Quotes unchanged but another 5c/kg is achievable once you dig in.
The factory trade is tight, with farmers just about holding the edge. The processors continue to hold the line at quotes of €5.20/kg for bullocks and €5.25/kg for heifers, but farmer pressure is again forcing them to yield ground on price, with another 5c/kg achievable once you dig in. Having managed to bring prices back over the last month, factories are just about managing to keep a lid on them, but it appears to be knife-edge stuff as supplies ease back to 33,530 cattle for the week ending March 5.
However, with factories reported to be trucking feedlot stock from one end of the country to the other to help “stabilise prices locally” and with flat prices still on the table for Angus and Friesians, the game is possibly just starting to swing away from the processors.
The best I’ve heard for those flat prices is €5.50-5.60/kg for dairy-type Angus, with full loads of Friesian bullocks moving at €5.10/kg flat.
Cull cow and young bull quotes have also dug in. O grade culls range from €4.50-4.70/kg, with P grades on €4.30-4.60/kg and Rs on €4.90-5.00/kg as factories attempt to keep up with the mart trade for those better types.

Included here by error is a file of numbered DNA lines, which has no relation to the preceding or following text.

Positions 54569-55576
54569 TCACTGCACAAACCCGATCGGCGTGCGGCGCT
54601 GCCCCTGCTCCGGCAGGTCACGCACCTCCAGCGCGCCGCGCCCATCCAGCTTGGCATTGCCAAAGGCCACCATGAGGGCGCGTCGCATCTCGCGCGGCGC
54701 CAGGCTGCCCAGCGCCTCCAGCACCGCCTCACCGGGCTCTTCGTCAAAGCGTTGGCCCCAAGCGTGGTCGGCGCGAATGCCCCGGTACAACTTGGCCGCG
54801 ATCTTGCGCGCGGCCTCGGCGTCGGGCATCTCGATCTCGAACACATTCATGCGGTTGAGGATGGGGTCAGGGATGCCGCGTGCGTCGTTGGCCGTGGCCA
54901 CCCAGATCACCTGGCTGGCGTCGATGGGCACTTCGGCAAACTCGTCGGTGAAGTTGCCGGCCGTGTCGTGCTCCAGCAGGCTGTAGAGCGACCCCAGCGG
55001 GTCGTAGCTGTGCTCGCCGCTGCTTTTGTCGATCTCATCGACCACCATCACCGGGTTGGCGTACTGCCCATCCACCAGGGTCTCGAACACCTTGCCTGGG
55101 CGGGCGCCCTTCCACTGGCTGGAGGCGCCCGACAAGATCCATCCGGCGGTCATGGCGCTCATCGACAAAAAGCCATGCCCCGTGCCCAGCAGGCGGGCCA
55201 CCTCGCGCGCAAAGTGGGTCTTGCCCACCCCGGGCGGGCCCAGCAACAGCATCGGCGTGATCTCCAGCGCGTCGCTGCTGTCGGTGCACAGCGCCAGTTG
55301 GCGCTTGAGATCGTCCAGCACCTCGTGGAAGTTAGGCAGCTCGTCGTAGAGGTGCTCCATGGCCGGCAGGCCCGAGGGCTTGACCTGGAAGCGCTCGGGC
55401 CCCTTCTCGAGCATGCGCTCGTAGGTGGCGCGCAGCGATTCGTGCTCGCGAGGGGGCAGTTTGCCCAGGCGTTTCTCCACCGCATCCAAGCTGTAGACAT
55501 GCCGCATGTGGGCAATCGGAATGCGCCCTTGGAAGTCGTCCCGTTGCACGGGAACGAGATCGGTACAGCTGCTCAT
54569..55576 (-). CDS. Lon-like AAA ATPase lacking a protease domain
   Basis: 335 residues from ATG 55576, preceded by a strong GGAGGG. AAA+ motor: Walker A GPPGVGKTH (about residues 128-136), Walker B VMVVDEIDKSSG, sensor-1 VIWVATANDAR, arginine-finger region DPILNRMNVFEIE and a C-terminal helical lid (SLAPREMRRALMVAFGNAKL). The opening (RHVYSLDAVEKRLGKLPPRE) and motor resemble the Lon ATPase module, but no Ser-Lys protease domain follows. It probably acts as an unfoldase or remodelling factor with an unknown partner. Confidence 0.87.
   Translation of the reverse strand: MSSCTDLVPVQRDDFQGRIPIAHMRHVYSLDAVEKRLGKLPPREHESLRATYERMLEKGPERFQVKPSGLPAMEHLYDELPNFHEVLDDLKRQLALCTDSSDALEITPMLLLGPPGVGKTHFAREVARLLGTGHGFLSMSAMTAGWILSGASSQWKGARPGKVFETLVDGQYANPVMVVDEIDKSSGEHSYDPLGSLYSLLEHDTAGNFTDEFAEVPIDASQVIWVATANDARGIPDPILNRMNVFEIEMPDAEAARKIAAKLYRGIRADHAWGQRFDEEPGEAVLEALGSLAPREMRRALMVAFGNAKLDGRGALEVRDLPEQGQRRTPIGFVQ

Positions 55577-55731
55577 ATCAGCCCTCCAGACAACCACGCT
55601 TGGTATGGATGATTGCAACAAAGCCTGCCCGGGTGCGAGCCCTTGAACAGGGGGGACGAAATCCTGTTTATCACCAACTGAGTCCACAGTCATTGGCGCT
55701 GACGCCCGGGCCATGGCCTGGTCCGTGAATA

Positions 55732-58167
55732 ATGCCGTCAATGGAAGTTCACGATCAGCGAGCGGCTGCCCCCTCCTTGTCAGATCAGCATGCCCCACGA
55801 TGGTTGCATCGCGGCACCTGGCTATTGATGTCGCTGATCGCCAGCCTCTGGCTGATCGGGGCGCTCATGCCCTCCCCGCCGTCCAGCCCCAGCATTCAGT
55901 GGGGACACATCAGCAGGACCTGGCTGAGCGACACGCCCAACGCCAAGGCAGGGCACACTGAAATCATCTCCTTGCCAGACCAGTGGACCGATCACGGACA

Under 16-month bulls are working off a base of €5.20-5.25/kg. Bulls up to 24 months see flat prices of €5.45/kg for U grades with Rs on €5.35/kg flat.
Robert de Vere Hunt of Cashel mart said in relation to the Chinese ban on Brazilian beef: “Should the EU suspend Brazilian beef imports the same way the Chinese did because of a BSE case, (A typical) or otherwise?”
Data released by the EU in February shows that imports of beef from South America from January to November last year increased dramatically.
Brazil shipped 79,162t, up 22.2pc on the same period for 2021; Argentina sold 59,134t (up 16.6pc) while Uruguay’s contribution was up 10.2pc to 36,525t. That’s a total of 174,821t.
While the majority would not have paid a high tariff the Mercosur deal allows for 99,000t to come in at a 7.5pc tariff with the 58,100t agreed under the Hilton agreement divided between north and south America.
The food business is international and decisions taken half a world away do affect trade here.
For example, the decision by the New Zealand government to ban outright live sheep exports from April has already seen an increase in imports of sheepmeat into Europe. These extra imports are blamed by the sheep processing sector, in part, for a softening of Irish lamb prices.
With the market in Europe strong, despite a recent downturn in prices, it would be foolish to think that with China at present closed to Brazil, the world biggest exporter of beef will not further target the European market this year.